CHALLENGES, CONSTRAINTS AND PITFALLS OF USING POWER BI IN A FINANCIAL REPORTING CONTEXT
Microsoft Power BI is a powerful tool that allows you to deploy advanced visualizations securely within the organization. It is already a must-have for monitoring sales, marketing, and production processes. However, it is still much less present in the operation of Finance groups, particularly at the level of purely financial reports. We explore why and explain the reasons why this is so.
Words: 815 Reading time: 4 minutes 4 seconds
Microsoft Power BI is a hot topic among all our customers. The power of the tool offers business lines the promise of finally being able to be autonomous in the preparation of the organization's reports. Finance groups are not immune to this craze and many finally see it as a way to reduce the famous dependence on "Spreadmart" in Excel which causes so many governance issues. However, this long-sought dream is strewn with pitfalls which leave a bitter taste for those who embarked on this adventure without preparation.
First, financial reports are fundamentally different from the usual reports found in analytics such as sales reports. One of the main challenges is that financial reports require greater knowledge of the DAX language, which is not easy to master, especially for non-technical people. This translates into a series of challenges that become relatively complex for CPAs accustomed to the much greater flexibility/simplicity of Microsoft Excel, such as:
1 - Management of tax calendars
Many companies have fiscal calendars that are not aligned with calendar months. For example, a 35-day tax period that begins on February 25 and ends on April 3, or a 13th period at the end of the year. Power BI date functions cannot be used to determine relative periods (like previous period, same period but for previous fiscal year), and must be programmed in DAX with appropriate data structures.
2 - Heterogeneous cross-column measurements
A large majority of reports require cross-referencing heterogeneous measurements, each of which must be programmed in DAX language. For example, reports with Actual, Budget, Variance, Variance in % in columns are easy to produce in Excel but much more complex in Power BI.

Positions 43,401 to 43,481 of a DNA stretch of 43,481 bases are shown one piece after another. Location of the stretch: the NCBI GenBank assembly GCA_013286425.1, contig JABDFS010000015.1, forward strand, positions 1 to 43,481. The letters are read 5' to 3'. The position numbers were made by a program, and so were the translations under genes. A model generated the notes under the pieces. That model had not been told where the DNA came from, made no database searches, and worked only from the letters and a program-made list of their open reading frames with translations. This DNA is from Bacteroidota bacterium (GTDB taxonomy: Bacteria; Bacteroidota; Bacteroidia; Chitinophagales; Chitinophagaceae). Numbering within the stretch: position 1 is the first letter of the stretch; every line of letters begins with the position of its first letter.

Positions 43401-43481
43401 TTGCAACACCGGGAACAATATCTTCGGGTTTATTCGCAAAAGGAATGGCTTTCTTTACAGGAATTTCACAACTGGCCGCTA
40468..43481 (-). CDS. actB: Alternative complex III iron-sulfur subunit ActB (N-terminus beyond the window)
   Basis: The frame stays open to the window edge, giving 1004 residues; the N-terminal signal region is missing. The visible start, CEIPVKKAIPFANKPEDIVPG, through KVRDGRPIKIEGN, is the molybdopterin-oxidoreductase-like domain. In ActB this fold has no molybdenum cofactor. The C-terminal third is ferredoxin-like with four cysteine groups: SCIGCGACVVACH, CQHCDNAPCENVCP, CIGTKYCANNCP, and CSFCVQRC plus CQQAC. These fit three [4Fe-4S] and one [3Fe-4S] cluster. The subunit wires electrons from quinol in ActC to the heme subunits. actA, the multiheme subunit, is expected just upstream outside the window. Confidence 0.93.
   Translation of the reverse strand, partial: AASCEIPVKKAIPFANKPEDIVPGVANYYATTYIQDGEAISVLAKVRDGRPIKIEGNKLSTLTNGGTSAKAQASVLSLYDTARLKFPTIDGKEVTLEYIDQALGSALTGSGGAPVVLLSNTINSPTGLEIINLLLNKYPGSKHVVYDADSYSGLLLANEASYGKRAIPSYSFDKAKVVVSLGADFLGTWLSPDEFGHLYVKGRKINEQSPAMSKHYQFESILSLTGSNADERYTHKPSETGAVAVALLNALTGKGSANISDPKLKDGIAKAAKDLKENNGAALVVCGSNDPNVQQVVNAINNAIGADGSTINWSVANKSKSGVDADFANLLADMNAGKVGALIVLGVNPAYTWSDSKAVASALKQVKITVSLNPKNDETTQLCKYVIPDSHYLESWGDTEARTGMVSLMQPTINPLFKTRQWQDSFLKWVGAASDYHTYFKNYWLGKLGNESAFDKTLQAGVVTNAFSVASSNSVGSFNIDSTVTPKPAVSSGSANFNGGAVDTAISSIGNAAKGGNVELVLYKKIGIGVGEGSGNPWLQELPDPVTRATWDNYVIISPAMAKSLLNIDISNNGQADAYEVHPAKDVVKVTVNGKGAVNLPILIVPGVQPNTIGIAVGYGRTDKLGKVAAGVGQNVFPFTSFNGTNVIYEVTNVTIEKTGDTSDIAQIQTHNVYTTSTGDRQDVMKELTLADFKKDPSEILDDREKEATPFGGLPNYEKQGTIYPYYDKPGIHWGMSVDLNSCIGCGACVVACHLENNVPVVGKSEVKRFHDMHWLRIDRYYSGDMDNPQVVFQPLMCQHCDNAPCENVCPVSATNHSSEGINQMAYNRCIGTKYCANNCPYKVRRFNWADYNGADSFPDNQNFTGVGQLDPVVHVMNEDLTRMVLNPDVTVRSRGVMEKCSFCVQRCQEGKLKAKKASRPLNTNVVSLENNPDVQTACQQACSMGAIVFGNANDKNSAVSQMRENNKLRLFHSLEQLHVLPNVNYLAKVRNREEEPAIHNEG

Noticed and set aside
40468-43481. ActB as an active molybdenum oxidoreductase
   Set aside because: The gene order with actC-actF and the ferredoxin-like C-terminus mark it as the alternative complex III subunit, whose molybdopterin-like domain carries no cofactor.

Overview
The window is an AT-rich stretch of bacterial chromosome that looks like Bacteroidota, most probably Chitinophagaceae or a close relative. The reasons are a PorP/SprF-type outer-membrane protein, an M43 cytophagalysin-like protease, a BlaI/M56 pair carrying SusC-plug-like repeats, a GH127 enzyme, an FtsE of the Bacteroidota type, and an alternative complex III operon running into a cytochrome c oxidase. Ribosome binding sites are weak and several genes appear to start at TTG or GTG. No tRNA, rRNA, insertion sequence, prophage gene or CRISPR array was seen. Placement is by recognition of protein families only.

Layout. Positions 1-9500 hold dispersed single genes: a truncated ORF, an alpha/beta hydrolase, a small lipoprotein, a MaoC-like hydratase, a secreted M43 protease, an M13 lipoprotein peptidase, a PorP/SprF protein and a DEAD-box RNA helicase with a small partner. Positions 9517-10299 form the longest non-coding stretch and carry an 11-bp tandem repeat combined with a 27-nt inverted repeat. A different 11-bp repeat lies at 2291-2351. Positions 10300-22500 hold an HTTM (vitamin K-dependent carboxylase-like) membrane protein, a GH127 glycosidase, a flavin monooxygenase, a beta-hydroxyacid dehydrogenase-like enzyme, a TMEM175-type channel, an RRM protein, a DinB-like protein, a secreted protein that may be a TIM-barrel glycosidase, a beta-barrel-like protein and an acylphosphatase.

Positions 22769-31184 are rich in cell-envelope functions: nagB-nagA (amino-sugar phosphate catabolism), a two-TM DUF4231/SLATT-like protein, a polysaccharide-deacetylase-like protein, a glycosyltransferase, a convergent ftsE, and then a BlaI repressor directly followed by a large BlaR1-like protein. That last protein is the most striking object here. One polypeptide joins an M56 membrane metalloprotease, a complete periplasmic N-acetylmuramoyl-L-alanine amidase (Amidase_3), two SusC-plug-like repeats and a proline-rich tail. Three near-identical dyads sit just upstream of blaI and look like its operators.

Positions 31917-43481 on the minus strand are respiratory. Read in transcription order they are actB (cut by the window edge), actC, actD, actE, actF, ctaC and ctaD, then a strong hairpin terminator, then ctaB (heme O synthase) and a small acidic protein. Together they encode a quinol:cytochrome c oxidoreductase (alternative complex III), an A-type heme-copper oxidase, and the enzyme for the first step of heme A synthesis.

3 - Sign reversal
Certain values, as well as their consolidated values, are stored as negative in the GL module, but must be displayed as positive in certain reports such as the income statement. Again, DAX is required, as well as pre-designed data structures for this.
4 - Non-regular hierarchies
The display of non-regular consolidation hierarchies, whose "branches" can be of different levels, and whose accounts can be attached to them at any level. Matrix visualization cannot handle this case well, and this once again requires data structures designed in advance.
5 - Aggregation with totals at the bottom
The matrix visualization does not allow you to display the totals of the consolidation levels at the bottom as is the case in the financial reports of the ERP GL modules.
6 - Multilingual and short/long aliases
Effective management of the multilingual aspect (a single report whose data, field names and texts are automatically translated according to the user's preferences) still remains a major challenge. Although this is not a challenge only for Finance, it is made even more complex by the needs to rename account names and totals.
The introduction of Microsoft Power BI in Finance requires greater technical knowledge than for other business lines. To avoid wasting time, this additional complexity should be handled by Power BI specialists rather than financial analysts. Another solution is to purchase reports or data sets already assembled, where these issues are already mitigated.
We have shown 6 important challenges for Finance groups accustomed to Microsoft Excel when migrating their reporting ecosystem to Microsoft Power BI. We have been implementing financial analytics solutions for over 20 years, and have a specialized solution to address these issues, and many others, with less effort and human error.